Abstract 11447: Transcatheter Aortic Vavle Replacement: Outcome of Patients with Moderate or Severe Mitral Regurgitation
Background Mitral regurgitation (MR) is present in most patients with severe aortic stenosis. Concomitant mitral valve repair or replacement is usually performed in patients with moderate or severe MR undergoing open heart surgery. In patients undergoing transcatheter aortic valve replacement (TAVR), concomitant mitral valve repair is not readily available and thus, moderate or severe MR is left untreated. The influence of moderate or severe MR on TAVR outcomes is unknown.
Methods This study included 535 consecutive patients undergoing TAVR with a balloon expandable valve. Short- and long-term survival of patients with moderate or severe MR was evaluated and compared to patients with none or mild MR using unadjusted and risk-adjusted Cox regression models.
Results A total of 149 patients (28%) presented with concomitant moderate or severe MR and 386 (72%) had none, trivial or mild MR. Patients with moderate or severe MR were older (median age 84 vs. 82 years, p = 0.01) and exhibited a higher risk profile (median STS score 8.2 vs. 7.4 %, p = 0.01). Survival rates for patients with and without moderate or severe MR were 85.0% and 93.4% at 30 days, 72.3% and 79.2% at 1 year, and 53.4% and 51.8% at 3 years, respectively (Figure). Moderate or severe MR was an independent risk factor for mortality during the first 30 days (unadjusted HR 2.32 (95% CI 1.31, 4.11), p < 0.01, adjusted HR 2.25 (1.25, 4.05), p < 0.01), but not after 30 days (unadjusted HR 1.03 (0.57, 1.85), p = 0.92, adjusted HR 1.04 (0.57, 1.90), p = 0.90).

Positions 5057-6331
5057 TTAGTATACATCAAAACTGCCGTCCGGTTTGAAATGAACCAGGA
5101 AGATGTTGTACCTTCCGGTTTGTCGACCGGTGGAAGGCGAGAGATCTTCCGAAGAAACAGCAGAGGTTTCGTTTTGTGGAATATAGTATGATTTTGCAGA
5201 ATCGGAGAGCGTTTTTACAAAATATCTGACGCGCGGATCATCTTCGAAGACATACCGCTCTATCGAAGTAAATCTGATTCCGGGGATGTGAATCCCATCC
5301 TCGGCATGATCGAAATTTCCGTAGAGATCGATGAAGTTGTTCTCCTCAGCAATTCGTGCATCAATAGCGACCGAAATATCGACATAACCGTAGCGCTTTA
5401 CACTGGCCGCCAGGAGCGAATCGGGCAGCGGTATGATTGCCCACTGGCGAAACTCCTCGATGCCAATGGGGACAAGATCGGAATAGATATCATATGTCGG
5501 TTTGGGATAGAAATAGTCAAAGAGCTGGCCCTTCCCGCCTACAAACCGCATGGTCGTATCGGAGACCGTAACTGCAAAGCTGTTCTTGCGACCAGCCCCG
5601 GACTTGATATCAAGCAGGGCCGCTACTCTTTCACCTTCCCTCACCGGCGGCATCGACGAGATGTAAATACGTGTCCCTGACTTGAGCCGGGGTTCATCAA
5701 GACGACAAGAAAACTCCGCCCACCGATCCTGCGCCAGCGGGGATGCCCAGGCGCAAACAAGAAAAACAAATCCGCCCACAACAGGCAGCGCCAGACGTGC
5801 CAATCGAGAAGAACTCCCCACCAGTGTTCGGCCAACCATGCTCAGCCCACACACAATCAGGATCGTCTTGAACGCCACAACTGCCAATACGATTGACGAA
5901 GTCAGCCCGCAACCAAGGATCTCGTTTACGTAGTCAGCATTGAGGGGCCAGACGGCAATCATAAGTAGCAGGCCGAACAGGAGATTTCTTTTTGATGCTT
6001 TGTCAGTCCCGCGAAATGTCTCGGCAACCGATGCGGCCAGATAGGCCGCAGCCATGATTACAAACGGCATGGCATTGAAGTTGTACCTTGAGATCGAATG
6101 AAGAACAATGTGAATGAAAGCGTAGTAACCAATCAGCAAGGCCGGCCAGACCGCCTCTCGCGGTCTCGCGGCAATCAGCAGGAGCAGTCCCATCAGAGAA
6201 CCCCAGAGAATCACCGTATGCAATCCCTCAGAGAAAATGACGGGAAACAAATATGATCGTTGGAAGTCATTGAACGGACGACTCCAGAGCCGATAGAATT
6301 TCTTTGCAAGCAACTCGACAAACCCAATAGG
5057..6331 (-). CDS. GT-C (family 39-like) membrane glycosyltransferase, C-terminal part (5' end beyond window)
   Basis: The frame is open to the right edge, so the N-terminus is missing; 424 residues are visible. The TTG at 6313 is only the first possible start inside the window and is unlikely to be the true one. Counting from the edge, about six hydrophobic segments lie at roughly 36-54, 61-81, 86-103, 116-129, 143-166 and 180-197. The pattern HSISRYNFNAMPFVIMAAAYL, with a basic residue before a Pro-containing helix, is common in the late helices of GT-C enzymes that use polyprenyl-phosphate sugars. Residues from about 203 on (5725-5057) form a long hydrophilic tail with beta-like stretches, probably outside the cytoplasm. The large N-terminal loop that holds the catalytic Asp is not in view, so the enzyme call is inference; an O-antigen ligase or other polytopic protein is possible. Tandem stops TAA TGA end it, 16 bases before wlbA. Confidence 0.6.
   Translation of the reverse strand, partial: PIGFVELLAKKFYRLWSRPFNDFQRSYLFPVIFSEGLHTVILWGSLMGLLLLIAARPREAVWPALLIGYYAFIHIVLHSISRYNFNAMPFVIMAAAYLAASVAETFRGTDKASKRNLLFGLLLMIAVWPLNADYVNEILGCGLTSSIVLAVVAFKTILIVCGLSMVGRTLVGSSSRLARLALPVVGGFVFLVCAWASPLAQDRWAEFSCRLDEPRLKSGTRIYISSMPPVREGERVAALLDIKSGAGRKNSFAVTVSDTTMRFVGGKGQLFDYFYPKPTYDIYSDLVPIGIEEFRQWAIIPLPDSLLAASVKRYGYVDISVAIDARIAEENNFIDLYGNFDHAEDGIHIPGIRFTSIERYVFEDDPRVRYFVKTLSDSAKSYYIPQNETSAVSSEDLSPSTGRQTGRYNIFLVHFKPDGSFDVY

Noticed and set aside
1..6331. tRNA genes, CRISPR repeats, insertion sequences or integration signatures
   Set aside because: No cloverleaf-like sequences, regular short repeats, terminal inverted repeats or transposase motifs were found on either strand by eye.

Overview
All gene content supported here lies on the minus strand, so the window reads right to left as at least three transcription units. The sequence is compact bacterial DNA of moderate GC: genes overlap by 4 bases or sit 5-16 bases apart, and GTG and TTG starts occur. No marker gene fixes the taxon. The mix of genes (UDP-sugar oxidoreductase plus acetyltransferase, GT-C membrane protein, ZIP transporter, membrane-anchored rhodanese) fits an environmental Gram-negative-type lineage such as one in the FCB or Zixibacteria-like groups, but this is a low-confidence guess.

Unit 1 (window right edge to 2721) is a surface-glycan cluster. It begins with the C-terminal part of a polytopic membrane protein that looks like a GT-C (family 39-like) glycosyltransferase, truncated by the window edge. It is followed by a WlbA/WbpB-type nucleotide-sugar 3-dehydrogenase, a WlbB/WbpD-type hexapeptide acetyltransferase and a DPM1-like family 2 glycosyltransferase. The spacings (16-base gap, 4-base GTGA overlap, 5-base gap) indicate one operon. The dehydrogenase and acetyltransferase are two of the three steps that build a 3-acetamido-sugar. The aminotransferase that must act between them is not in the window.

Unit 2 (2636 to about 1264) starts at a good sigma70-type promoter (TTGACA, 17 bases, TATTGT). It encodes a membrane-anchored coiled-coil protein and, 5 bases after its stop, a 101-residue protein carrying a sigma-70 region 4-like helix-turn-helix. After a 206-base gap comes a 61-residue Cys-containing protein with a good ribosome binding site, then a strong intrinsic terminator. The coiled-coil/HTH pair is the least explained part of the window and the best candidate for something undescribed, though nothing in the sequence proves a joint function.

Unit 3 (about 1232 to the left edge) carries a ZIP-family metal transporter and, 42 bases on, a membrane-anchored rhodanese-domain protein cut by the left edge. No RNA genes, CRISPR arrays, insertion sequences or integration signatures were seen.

Conclusions Moderate or severe MR in patients undergoing TAVR is associated with a higher short-term, but not long-term, mortality.
- © 2011 by American Heart Association, Inc.